A prototype for Lamborghini’s upcoming Urus SUV has been spotted carving up the Nürburgring.
The sighting comes just weeks after Lamborghini CEO Stefano Domenicali confirmed some of the SUV’s details.
The prototype reveals for the first time the shape of the Urus in production trim, and as was expected the vehicle is a bit bulkier than the rakish Urus concept unveiled at the 2012 Beijing auto show. The production model also appears to have lost the concept’s pumped fenders, although at least the Countach-style wheel arches remain.
Lamborghini has done a good job of hiding its prototypes for the Urus. Development is almost complete as the first pre-production examples are already rolling off the line at Lamborghini’s plant in northern Italy. Sales aren’t expected to start until the third quarter of 2018, meaning we’ll likely see it arrive as a 2019 model.
The Urus is based on the SUV-spec MLB platform found in fellow Volkswagen Group SUVs such as the Audi Q7 and Bentley Bentayga. However, to extract the performance one would expect of a Lamborghini, engineers are thought to have used lighter carbon fiber in place of some of the steel and aluminum sections.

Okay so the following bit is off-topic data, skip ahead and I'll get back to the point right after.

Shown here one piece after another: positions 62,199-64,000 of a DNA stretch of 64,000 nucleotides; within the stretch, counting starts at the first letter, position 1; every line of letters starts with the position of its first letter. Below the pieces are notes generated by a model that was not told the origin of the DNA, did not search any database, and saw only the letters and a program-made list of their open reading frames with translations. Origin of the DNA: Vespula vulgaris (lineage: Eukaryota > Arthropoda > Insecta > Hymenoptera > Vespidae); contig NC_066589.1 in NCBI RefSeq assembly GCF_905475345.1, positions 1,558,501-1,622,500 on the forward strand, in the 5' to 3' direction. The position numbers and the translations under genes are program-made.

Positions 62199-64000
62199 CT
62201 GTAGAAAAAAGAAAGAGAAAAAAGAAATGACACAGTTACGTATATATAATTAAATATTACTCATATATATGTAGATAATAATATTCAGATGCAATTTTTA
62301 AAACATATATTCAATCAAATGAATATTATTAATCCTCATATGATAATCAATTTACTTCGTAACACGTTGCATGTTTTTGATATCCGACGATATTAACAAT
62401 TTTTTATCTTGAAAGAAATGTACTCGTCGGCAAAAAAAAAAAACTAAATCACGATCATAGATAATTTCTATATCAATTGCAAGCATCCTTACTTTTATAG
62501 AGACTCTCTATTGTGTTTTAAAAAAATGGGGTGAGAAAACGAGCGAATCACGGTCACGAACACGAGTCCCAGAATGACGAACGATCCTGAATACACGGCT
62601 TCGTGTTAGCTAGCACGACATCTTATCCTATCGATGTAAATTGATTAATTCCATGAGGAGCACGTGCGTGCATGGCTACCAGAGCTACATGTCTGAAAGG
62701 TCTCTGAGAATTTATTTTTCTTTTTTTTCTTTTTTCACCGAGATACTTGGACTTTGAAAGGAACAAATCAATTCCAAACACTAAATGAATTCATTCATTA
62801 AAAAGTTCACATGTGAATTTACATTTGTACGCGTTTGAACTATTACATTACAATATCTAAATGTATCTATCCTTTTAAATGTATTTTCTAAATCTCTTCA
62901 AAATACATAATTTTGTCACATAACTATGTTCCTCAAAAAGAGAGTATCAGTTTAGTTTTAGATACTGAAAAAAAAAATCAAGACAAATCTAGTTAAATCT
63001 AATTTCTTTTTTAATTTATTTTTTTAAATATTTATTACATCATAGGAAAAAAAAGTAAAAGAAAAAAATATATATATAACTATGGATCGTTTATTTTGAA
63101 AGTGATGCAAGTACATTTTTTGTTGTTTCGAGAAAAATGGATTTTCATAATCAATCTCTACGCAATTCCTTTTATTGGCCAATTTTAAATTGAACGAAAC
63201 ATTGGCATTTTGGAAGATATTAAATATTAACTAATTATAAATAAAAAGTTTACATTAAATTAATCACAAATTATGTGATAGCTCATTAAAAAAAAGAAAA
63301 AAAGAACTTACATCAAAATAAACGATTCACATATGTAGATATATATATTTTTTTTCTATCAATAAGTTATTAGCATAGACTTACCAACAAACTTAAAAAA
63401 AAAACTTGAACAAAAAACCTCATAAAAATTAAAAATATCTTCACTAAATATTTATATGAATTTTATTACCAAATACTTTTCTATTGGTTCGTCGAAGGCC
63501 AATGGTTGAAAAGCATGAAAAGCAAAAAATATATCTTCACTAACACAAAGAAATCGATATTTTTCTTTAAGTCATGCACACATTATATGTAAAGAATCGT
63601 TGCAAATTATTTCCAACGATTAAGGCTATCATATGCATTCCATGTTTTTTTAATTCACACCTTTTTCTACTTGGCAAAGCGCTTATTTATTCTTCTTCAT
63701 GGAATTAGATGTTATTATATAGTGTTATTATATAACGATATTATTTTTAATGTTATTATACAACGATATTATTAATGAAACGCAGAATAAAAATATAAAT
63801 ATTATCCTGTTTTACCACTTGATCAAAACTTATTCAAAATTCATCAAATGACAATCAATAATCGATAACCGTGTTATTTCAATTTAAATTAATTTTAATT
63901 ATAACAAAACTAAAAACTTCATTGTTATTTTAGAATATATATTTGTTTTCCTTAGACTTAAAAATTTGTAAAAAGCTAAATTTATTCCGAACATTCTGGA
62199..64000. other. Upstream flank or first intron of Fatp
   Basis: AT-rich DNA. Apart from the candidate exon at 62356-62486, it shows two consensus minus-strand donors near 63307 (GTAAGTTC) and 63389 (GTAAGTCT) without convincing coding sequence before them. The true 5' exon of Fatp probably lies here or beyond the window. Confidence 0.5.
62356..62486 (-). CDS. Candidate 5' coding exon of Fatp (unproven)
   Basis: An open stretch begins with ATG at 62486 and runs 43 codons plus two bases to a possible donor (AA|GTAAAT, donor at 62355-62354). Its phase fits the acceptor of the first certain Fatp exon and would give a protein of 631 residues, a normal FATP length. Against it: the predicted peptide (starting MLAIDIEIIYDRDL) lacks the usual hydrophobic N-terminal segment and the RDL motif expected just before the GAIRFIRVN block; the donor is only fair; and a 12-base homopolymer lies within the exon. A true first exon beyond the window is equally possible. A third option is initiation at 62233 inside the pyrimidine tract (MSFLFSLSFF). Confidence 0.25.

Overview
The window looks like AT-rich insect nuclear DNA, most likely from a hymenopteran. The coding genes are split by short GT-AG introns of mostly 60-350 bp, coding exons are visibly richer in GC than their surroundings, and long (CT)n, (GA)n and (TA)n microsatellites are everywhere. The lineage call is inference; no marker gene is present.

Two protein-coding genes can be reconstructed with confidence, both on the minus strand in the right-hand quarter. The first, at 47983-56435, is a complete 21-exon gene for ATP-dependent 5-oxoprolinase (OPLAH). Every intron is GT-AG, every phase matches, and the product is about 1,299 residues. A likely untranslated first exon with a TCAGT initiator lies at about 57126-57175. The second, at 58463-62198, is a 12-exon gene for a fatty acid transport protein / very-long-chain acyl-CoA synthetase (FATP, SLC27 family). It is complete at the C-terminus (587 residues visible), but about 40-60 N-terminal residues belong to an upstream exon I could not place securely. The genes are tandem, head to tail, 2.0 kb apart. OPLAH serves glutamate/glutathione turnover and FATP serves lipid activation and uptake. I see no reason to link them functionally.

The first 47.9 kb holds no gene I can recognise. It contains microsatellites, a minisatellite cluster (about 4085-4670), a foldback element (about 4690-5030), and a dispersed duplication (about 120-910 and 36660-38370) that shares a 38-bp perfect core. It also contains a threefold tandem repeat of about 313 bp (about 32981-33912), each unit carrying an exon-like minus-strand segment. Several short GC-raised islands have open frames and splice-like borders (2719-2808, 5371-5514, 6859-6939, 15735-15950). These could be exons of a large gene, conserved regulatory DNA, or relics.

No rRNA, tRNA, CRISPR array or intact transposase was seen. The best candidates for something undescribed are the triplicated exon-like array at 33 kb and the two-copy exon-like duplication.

Under the hood will be the VW Group’s familiar 4.0-liiter twin-turbocharged V-8 which in the Urus will be tuned to deliver 650 horsepower. About a year after launch, the Urus will receive a plug-in hybrid option pairing the twin-turbo V-8 with an electric motor. A similar setup features in the Porsche Panamera Turbo S E-Hybrid, where it delivers 680 hp.
Lamborghini Urus concept, 2012 Beijing auto show
And though the focus of the Urus will be on-road performance, Lamborghini has confirmed there will be modes to handle off-road conditions such as sand, snow, gravel, etc. The automaker has also hinted that there will be a personalized mode similar to the Ego mode introduced on the Aventador S.
Pricing for the Urus is expected to start below $200,000, and the vehicle is expected to be Lamborghini’s most popular model. Lamborghini is predicting sales of around 3,500 units annually, which is roughly equal to the total number of supercars the marque sold in 2016.
And in case you were wondering, Urus is taken from a form of the name for the aurochs, the ancient wild ancestor of modern cattle.